Hello, thank you for your reply. I have asked the MPS Territorial Support Group to write a note to you, and/or to provide an updated chart without names. It is best to err on the side of caution when anybody’s safety could be compromised, and hope you would sympathise. Names and charts etc are fully open to freedom of information requests etc, but posting them globally onto web pages is of course your choice, but cause for some concern amongst the TSG. Many thanks for your kind consideration.
“Some concern” – almost as though they suspect the public might harbour ill will towards them. I can’t imagine why…
The account responsible for the message has apparently been previously identified as belonging to the Met.
In addition to the message on the talk page quoted above, the same account has been responsible for the removal of press coverage critical of the force’s Metcall service. It was also responsible for neutering language used in an article on deaths in police custody.
Workers at a car parts manufacturing plant in Enfield, North London, have occupied their workplace. The occupation began following news that 600 workers were to lose their jobs at plants in North London, Essex and Belfast.
Occupiers have issued a leaflet explaining their action and issuing demands:
We have occupied our factory Ford Visteon workers have occupied our factory since Wednesday 1st April. The previous day in a meeting lasting just 6 minutes we were told that the European company, with plants in Belfast, Basildon and Ponders End, Enfield, was going into administration and that we were to leave – without our wages being paid. Personal possessions could be collected the next day, but at 10 o’clock the factory was locked closed. Workers had already occupied the Belfast factory.
We demand what is due to us The 200 workers who are part of the Ford subsidiary want the same conditions they have always had via “mirror contracts” with the parent company. Up to now they don’t know when they will get wages due, and their pensions are to be controlled by the government Pensions Protection Fund. This means a maximum of £9,000 payout, and much reduced conditions! Some of the women and men have 40 yrs service!
The whole situation has been created for news management – announce it during the G20 and it will get buried in the media. And this is largely what’s happened. The move is to save Visteon USA money at our expense.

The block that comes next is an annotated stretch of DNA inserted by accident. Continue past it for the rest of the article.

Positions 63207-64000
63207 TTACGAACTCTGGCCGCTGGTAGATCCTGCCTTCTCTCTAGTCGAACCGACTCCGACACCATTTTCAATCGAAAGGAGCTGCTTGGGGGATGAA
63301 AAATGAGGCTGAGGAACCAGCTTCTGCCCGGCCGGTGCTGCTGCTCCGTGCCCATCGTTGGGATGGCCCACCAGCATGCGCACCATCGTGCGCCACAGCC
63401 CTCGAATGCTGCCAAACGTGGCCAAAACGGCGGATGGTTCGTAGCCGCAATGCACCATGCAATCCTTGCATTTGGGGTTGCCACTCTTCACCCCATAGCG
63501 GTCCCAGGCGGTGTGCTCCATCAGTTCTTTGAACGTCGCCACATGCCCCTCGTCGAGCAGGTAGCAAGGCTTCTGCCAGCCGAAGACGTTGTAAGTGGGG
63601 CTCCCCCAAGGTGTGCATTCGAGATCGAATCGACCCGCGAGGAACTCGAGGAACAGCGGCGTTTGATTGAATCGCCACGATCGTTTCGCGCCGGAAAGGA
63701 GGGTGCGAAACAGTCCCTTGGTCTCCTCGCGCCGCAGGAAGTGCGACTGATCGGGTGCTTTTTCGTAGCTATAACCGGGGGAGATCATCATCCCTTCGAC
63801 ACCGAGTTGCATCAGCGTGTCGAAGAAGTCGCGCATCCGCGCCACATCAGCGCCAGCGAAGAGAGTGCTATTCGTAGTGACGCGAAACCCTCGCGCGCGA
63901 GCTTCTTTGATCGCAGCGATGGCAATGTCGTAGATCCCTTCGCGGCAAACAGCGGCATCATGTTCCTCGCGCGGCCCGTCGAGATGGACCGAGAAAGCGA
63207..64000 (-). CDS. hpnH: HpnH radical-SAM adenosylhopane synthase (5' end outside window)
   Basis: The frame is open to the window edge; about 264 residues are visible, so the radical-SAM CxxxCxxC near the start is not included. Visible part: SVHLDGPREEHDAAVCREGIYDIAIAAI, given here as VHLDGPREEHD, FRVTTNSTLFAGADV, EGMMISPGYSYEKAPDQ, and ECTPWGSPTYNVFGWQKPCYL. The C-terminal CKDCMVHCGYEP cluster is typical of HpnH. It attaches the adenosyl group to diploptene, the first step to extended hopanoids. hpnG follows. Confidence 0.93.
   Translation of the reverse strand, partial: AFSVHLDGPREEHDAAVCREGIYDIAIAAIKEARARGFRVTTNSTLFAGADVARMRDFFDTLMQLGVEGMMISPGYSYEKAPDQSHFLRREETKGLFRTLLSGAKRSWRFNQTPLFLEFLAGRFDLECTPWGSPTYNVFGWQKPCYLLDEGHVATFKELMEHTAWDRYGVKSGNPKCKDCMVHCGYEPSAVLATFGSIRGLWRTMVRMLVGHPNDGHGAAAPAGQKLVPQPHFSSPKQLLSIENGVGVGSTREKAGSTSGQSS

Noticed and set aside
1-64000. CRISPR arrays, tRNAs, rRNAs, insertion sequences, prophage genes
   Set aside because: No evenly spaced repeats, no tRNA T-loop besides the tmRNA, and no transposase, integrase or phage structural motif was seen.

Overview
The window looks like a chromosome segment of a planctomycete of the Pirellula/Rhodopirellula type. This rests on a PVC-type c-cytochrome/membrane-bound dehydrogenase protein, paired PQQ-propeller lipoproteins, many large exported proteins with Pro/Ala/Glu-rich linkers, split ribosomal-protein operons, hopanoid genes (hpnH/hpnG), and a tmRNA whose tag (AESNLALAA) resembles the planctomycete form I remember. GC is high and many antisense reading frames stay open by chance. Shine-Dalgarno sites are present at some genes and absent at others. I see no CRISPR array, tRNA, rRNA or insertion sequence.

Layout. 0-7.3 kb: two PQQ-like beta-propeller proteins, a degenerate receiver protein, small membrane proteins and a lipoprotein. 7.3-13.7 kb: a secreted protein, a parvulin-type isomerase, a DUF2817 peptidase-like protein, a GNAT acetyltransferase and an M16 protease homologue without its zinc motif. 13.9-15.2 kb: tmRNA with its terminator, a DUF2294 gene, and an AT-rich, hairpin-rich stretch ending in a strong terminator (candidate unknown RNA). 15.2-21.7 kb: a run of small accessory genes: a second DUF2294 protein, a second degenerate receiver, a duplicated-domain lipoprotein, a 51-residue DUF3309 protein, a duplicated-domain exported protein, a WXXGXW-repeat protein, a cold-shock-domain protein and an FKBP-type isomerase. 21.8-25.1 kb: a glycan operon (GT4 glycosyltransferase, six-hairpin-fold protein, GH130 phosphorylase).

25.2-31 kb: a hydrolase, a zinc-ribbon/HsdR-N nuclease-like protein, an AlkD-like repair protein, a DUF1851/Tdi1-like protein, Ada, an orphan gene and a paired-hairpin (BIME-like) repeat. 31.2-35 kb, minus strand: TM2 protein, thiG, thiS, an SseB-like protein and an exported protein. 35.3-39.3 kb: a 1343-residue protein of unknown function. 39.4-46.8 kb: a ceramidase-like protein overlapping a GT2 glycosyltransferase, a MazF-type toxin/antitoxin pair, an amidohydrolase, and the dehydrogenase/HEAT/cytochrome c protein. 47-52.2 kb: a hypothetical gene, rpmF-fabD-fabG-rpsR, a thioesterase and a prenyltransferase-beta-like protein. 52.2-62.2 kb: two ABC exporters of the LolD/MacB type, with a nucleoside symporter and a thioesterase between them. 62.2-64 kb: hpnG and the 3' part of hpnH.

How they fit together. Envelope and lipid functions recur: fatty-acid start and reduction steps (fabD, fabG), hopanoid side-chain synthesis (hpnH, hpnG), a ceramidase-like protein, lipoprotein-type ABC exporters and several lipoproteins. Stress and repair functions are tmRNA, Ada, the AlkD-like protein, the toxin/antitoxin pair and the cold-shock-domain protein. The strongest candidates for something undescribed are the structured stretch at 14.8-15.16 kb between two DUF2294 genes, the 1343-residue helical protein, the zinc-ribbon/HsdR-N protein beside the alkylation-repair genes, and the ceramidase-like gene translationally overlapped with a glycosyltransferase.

But unexpectedly Unite union members have taken determined action that bosses thought they had eliminated years ago.
The workers want their existing terms respected. Ford Visteon can’t be allowed to avoid their responsibility. So far they have tried legal intimidation but have even managed to mess this up.
As well as proper redundancy payments, some are suggesting that the skills of the workers who can make anything in plastic, should be used to make increasingly needed parts for green products – bike and trailer parts, solar panels, turbines, etc. Government investment in this rather than throwing money at bankers could be profitable & save jobs in the long term.
On Saturday, supporters converged for a solidarity protest with the occupiers. Today the leader of the union will be demanded to appear in court, while in Belfast, the sit-in continues and messages of support come in from around the UK and further afield. An interview with some of the occupiers and workers can be found here.
This week saw protests around the G20 summit being held in London. While world leaders met and talked, protests took place in the City of London, one of the biggest financial centres in the world.
During the protests, clashes took place between police and protestors. First hand reports are being collated at G20 Police: What I Saw, while coverage of the protests themselves can be found at the Indymedia feature on the G20.
A top statistician has thrown a bucket of cold water on the stab murder media hysteria which has gripped the UK – and especially London – during the past year.
Professor David Spiegelhalter, Winton Professor of the Public Understanding of Risk at the University of Cambridge, has just published a study on the subject in Significance – the magazine of the Royal Statistical Society.
He has harsh words for comments like that of BBC correspondent Andy Tighe on July 10 last year, following four knife killings that day. Tighe said: “To have four fatal stabbings in one day could be a statistical freak.”
Au contraire, says the prof. It was a normal event, to be expected in London at regular intervals.
“Four murders on the same day in London would be expected to occur about once every three years, and it has done,” says Spiegelhalter. “Seven days without a murder should occur about six times a year, and it does.”